1.2. Introduction to Directory Server

Red Hat Directory Server is comprised of several components. The core of the directory itself is the server that implements the LDAP protocol. Red Hat Directory Server has a client-side graphical user interface on top of the LDAP server that allows end-users to search and change entries in the directory. Other LDAP clients, both third-party programs and custom programs written using the Mozilla LDAP SDK and the OpenLDAP SDK, can be used with Red Hat Directory Server or to integrate other applications with Red Hat Directory Server.
When the Red Hat Directory Server is installed, it has these elements:
  • The core Directory Server LDAP server, the LDAP v3-compliant network daemon (ns-slapd) and all of the associated plug-ins, command-line tools for managing the server and its databases, and its configuration and schema files. For more information about the command-line tools, see the Directory Server Configuration, Command, and File Reference.
  • Admin Server, a web server which controls the different portals that access the LDAP server. For more information about the Admin Server, see Administrator's Guide.
  • Directory Server Console, a graphical management console that dramatically reduces the effort of setting up and maintaining the directory service. For more information about the Directory Server Console, see Administrator's Guide.
  • SNMP agent to monitor the Directory Server using the Simple Network Management Protocol (SNMP). For more information about SNMP monitoring, see the Directory Server Administrator's Guide.
Without adding other LDAP client programs, Directory Server can provide the foundation for an intranet or extranet. Compatible server applications use the directory as a central repository for shared server information, such as employee, customer, supplier, and partner data.
Directory Server can manage user authentication, create access control, set up user preferences, and centralize user management. In hosted environments, partners, customers, and suppliers can manage their own portions of the directory, reducing administrative costs.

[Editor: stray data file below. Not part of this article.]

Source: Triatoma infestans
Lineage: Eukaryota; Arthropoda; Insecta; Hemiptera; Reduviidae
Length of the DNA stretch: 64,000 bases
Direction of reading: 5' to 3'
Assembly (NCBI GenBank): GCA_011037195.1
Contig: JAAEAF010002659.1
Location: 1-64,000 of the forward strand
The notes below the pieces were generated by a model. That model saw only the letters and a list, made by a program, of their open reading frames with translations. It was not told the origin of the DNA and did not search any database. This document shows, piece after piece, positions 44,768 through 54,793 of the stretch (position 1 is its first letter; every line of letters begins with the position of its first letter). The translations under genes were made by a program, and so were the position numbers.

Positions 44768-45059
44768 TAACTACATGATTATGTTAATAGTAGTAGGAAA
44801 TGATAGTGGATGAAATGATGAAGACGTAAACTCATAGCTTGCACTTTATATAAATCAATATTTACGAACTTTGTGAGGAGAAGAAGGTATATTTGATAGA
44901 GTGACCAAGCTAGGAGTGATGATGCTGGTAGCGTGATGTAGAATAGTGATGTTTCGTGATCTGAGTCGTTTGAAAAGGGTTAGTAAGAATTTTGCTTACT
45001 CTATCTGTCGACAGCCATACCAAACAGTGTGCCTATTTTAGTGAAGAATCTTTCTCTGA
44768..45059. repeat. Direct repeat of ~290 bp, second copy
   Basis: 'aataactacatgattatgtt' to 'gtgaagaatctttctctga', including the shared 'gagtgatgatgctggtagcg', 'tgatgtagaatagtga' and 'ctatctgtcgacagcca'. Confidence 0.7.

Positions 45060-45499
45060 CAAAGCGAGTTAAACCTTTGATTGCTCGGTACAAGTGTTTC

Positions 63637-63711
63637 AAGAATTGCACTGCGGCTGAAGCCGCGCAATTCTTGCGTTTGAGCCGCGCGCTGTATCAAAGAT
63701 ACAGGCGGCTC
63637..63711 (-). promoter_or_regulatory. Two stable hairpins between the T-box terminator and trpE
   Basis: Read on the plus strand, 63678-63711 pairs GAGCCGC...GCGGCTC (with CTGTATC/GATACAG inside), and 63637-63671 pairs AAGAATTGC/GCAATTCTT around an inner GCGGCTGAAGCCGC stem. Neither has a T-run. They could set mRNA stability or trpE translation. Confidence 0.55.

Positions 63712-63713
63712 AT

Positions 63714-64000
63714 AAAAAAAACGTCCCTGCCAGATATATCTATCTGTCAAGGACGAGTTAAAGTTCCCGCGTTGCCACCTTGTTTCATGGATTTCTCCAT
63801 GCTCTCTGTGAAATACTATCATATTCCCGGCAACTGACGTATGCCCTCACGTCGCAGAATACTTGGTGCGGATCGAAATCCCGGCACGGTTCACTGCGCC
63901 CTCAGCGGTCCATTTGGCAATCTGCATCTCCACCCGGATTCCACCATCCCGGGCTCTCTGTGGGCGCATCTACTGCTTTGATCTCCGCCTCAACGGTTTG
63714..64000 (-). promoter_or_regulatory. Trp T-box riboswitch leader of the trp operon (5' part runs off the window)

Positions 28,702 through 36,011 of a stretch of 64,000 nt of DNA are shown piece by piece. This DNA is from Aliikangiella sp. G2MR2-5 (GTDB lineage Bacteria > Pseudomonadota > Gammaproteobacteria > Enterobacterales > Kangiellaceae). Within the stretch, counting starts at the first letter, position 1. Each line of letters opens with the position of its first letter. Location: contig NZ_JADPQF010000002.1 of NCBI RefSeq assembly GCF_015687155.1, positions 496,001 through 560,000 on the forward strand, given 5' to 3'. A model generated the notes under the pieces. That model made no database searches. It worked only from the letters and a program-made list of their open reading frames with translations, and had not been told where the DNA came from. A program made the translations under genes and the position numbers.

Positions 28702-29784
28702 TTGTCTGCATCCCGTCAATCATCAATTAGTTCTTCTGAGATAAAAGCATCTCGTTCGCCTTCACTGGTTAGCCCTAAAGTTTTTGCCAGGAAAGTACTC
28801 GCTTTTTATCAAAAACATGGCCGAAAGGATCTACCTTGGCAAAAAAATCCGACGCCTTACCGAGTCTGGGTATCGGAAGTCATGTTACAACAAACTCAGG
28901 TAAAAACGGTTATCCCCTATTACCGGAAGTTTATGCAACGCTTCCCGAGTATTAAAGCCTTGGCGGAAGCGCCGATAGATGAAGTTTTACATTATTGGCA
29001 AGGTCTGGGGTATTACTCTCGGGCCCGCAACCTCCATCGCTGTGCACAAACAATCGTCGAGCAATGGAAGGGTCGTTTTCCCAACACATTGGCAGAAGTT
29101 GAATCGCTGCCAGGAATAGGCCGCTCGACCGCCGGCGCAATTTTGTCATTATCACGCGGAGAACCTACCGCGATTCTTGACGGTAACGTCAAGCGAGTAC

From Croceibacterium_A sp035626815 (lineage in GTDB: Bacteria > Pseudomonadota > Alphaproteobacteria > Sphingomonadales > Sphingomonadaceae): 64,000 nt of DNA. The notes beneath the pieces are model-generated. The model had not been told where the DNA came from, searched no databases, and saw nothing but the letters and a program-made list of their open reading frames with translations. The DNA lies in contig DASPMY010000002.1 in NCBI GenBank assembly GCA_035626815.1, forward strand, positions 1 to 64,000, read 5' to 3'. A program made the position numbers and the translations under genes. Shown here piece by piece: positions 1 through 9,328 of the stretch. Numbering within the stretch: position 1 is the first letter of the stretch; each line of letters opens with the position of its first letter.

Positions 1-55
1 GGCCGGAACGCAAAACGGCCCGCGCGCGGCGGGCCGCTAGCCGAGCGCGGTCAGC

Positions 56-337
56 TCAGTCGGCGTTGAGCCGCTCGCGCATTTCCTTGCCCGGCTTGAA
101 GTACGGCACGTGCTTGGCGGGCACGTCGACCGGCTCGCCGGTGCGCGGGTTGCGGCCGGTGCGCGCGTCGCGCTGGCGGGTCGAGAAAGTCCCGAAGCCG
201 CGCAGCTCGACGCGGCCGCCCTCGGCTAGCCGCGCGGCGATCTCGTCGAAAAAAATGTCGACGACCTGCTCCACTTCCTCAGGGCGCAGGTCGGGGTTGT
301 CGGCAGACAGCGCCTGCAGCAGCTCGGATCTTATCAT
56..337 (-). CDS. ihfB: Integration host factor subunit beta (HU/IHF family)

1.2.1. Overview of the Server Frontend

Directory Server is a multi-threaded application. This means that multiple clients can bind to the server at the same time over the same network. As directory services grow to include larger numbers of entries or geographically-dispersed clients, they also include multiple Directory Servers placed in strategic places around the network.
The server frontend of Directory Server manages communications with directory client programs. Multiple client programs can communicate with the server using both LDAP over TCP/IP (Internet traffic protocols) and LDAP over Unix sockets (LDAPI). The Directory Server can establish a secure (encrypted) connection with SSL/TLS, depending on whether the client negotiates the use of Transport Layer Security (TLS) for the connection.
When communication takes place with TLS, the communication is usually encrypted. If clients have been issued certificates, TLS/SSL can be used by Directory Server to confirm that the client has the right to access the server. TLS/SSL is used to perform other security activities, such as message integrity checks, digital signatures, and mutual authentication between servers.